Subsequent to Zapata's death, a cult following emerged and Gits' records became rare and collectable. The Gits were recently featured on a national NPR story recently and a feature-length film documentary about Zapata and The Gits will premiere this year at various film festivals.
• Never Follow A Cute Kid On Stage. Singer/songwriter Heidi Howe must have no fear: she's adding a once-a-month feature to her regular Tuesday Night gig, "Heidi Howe's One Night Stand" at Clifton, at which she features a singer-songwriter from around the country. Now she'll have "Emerging Artists" as well: "exceptional young musicians 18 years old or younger." The premiere of that feature will be on October 7, when Whitney Roberts will join Heidi and guest James O'Brien from Boston, Massachusetts.
• Misha Feigin phoned the last month to mention a show that he was helping promote. It was too late to help plug it in the paper but he also mentioned that he has written and published a novel, Searching For Irina, about Moscow (Russia) in the Seventies. It's available on his website, www.mishafeigin.com.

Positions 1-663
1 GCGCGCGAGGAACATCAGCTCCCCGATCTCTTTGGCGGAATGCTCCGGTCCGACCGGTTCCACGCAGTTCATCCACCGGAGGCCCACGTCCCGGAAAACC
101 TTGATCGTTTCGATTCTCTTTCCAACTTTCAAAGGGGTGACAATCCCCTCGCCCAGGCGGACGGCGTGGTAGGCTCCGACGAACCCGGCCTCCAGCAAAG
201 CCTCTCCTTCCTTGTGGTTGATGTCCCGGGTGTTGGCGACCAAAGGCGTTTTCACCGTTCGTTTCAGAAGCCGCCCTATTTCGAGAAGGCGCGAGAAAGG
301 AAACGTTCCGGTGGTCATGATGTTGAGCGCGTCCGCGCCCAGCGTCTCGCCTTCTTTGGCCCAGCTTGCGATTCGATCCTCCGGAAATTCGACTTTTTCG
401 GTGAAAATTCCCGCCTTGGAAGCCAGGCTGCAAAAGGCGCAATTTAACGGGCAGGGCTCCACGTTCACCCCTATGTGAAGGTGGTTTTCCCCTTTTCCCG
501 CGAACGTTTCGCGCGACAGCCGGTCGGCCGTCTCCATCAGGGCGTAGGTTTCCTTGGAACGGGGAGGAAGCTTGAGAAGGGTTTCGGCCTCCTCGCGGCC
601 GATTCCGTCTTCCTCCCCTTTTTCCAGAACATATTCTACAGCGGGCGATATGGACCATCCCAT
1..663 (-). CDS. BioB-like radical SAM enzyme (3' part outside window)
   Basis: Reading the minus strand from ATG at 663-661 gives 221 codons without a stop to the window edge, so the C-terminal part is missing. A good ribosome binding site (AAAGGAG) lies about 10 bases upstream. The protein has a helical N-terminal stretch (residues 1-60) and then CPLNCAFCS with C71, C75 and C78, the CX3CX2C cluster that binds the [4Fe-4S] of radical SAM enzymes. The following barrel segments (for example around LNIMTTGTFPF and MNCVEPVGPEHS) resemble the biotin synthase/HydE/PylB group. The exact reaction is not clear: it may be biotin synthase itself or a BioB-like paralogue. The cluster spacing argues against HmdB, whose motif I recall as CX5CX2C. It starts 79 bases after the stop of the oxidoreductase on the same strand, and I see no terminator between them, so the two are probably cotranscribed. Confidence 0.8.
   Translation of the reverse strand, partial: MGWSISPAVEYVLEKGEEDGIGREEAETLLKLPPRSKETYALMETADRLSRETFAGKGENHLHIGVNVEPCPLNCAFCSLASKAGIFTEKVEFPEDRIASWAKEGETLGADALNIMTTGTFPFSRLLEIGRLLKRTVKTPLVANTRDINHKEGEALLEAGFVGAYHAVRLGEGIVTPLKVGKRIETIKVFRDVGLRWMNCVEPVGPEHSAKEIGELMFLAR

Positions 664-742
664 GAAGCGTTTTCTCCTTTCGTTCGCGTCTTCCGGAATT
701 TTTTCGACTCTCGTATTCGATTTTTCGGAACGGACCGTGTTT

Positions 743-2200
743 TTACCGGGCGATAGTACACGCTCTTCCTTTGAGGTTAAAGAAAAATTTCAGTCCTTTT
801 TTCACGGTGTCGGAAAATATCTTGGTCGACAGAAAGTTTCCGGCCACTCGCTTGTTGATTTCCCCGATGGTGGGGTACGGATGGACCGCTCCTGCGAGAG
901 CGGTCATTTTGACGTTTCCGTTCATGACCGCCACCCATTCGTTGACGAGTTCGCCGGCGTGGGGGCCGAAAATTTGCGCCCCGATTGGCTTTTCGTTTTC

• Melwood Pictures, Hé ladé Productions and the Spirit Bear Youth Coalition have announced the pre-production of "The Spirit Bear," a feature length, computer-generated animated movie with a mission: protecting its namesake - Canada's white Kermode, or spirit bear. The film's original soundtrack and score will be written by Kentucky natives Kevin Richardson of the Backstreet Boys and Keith McGuffey, who recently launched The Music Workshop on Main St. in Louisville, as was noted in this space in September The film is targeted for a Spring 2006 release.